Night Owl Health Risks

Night owls

GETTYNight owls are more likely to die earlier than their early to sleep counterparts

What we think might be happening is, there's a problem for the night owl who's trying to live in the morning lark world.

The researchers were able to study the health outcomes of 433,268 people from ages 38 to 73 using data from a cohort study called the UK Biobank Study. The researchers reached this conclusion after tracking about half a million adult people in the United Kingdom over the course of six and a half years.

Along with the 10% increased risk of death compared to definite morning types, the more people identified as evening people, the greater their risk for a variety of medical conditions.

Each increase from "morningness" to "eveningness" was associated with an increased risk for disease.

The night owl group, the team found, had a 10 per cent higher risk of dying than those in the extreme early-morning group. Their risk for respiratory disease was 23 percent higher and for gastrointestinal disease 22 percent higher.

The findings, described in the journal Chronobiology International, offer the first study linking mortality risk to night-owl sleep habits, according to the authors.

Professor Knutson said: 'If we can recognize these chronotypes are, in part, genetically determined and not just a character flaw, jobs and work hours could have more flexibility for owls. But overall, the tendency to feel more alert and alive in the morning or evening remains, no matter how much people try to change it.

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"You're not doomed", Knutson said.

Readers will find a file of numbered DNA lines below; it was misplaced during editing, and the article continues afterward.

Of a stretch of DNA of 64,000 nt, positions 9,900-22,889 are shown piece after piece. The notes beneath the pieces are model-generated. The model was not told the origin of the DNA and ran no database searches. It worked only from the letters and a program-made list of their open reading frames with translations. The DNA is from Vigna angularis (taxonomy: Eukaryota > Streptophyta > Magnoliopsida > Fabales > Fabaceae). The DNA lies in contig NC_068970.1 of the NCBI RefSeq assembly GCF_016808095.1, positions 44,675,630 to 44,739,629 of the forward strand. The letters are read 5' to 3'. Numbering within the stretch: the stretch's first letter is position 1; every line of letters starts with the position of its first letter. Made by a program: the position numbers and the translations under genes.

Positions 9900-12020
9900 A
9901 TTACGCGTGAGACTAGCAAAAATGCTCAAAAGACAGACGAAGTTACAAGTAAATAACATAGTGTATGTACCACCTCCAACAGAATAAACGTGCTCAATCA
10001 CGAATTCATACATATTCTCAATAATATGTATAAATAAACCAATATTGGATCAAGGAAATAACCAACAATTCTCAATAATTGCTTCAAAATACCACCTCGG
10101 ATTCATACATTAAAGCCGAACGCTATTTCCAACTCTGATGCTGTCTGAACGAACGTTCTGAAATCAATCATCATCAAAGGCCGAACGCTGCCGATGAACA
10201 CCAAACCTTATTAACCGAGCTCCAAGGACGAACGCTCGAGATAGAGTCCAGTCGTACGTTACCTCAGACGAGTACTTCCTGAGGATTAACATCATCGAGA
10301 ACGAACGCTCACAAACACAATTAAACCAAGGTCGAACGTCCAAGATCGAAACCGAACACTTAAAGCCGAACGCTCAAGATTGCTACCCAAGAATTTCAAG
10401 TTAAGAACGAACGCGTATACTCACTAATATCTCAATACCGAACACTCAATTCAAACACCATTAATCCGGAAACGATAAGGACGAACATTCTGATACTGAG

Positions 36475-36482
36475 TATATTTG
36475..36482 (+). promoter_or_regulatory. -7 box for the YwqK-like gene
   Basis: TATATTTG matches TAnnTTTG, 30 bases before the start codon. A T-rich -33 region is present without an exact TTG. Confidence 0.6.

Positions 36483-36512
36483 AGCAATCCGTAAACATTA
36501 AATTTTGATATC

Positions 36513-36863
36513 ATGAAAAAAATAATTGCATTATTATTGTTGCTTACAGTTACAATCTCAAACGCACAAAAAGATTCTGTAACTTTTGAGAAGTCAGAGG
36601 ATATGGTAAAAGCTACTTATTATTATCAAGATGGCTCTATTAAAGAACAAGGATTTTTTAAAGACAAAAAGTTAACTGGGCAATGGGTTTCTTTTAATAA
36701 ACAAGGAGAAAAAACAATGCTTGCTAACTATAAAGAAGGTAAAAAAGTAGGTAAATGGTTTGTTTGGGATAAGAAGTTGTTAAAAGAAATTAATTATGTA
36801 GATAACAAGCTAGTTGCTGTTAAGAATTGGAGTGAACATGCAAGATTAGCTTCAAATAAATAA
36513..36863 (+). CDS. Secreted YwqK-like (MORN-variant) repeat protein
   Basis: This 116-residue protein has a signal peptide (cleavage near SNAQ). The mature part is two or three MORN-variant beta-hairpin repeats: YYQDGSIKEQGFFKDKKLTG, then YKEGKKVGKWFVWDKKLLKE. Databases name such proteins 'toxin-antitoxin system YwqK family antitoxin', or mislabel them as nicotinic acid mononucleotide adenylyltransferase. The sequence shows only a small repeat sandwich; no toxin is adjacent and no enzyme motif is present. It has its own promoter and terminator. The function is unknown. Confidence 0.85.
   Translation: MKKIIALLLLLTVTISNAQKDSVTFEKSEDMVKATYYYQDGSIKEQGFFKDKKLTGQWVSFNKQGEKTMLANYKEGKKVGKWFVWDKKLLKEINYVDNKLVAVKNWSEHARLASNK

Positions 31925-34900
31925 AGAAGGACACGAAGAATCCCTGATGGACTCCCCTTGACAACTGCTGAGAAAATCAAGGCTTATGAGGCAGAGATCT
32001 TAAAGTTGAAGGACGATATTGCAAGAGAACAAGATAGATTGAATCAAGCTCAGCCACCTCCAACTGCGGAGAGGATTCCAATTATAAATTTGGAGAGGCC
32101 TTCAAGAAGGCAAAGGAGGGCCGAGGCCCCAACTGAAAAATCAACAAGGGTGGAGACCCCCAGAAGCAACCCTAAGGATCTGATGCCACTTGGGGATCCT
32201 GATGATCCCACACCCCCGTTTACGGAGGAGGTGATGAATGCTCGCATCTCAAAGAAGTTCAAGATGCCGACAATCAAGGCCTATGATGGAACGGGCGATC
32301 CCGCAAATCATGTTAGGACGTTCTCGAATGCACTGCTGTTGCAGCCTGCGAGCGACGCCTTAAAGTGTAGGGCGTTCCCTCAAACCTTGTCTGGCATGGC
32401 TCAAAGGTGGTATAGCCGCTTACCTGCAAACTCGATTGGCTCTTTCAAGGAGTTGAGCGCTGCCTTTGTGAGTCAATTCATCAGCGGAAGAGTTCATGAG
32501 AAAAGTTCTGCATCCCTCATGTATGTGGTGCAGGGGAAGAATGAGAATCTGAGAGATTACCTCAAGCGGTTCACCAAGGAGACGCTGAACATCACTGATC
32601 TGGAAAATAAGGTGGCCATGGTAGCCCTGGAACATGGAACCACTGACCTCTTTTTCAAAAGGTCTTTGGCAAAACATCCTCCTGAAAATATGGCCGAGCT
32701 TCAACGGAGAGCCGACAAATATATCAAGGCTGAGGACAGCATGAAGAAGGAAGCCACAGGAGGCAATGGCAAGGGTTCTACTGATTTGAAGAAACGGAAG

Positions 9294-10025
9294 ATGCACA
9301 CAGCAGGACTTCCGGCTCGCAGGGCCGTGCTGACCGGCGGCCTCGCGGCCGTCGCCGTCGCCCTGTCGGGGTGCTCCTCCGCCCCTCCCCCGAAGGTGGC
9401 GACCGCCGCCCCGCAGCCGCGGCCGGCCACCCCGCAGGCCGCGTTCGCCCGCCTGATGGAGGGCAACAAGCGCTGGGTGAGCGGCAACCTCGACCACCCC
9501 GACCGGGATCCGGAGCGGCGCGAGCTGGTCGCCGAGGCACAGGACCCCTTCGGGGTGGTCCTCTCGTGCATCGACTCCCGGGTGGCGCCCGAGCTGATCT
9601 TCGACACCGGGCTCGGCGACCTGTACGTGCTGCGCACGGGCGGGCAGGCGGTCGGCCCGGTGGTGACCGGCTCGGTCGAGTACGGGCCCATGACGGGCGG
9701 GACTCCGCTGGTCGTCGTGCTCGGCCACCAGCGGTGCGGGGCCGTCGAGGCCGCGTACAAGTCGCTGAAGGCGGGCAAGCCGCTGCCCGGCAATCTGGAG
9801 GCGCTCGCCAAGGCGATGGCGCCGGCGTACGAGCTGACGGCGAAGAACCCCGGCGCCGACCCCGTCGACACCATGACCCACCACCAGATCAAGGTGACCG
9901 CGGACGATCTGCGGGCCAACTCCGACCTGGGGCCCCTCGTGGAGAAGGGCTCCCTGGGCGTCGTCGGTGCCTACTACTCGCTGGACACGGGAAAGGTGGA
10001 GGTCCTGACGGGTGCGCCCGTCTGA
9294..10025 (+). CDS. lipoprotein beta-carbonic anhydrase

"We should discuss allowing evening types to start and finish work later, where practical", he said in the statement. "If the body is expecting you to do something at a certain time like sleep or eat and you're doing it at the quote "wrong" time, then your body's physiology may not be working as well".

'And we need more research about how we can help evening types cope with the higher effort of keeping their body clock in synchrony with sun time.

The researchers said that genetics and environment contribute to a person being a morning or a night person, which means that night owls can work their way to becoming morning larks.

"It could be that people who are up late have an internal biological clock that doesn't match their external environment", Knutson said in a statement. "They shouldn't be forced up for an 8am shift". "Some people may be better suited to night shifts".

Professor von Schantz said pushing the clocks forward in countries that adopt daylight saving time - such as British Summer Time - has negative health effects.

Jamie Zeitzer, an associate psychiatry and behavioral sciences at Stanford who was not involved with the study, told CNN that these results are "just one piece of the puzzle", Zeitzer told the outlet that she hoped the findings would have been more robust, and asked the question "So, are people going to be at their correct time?"

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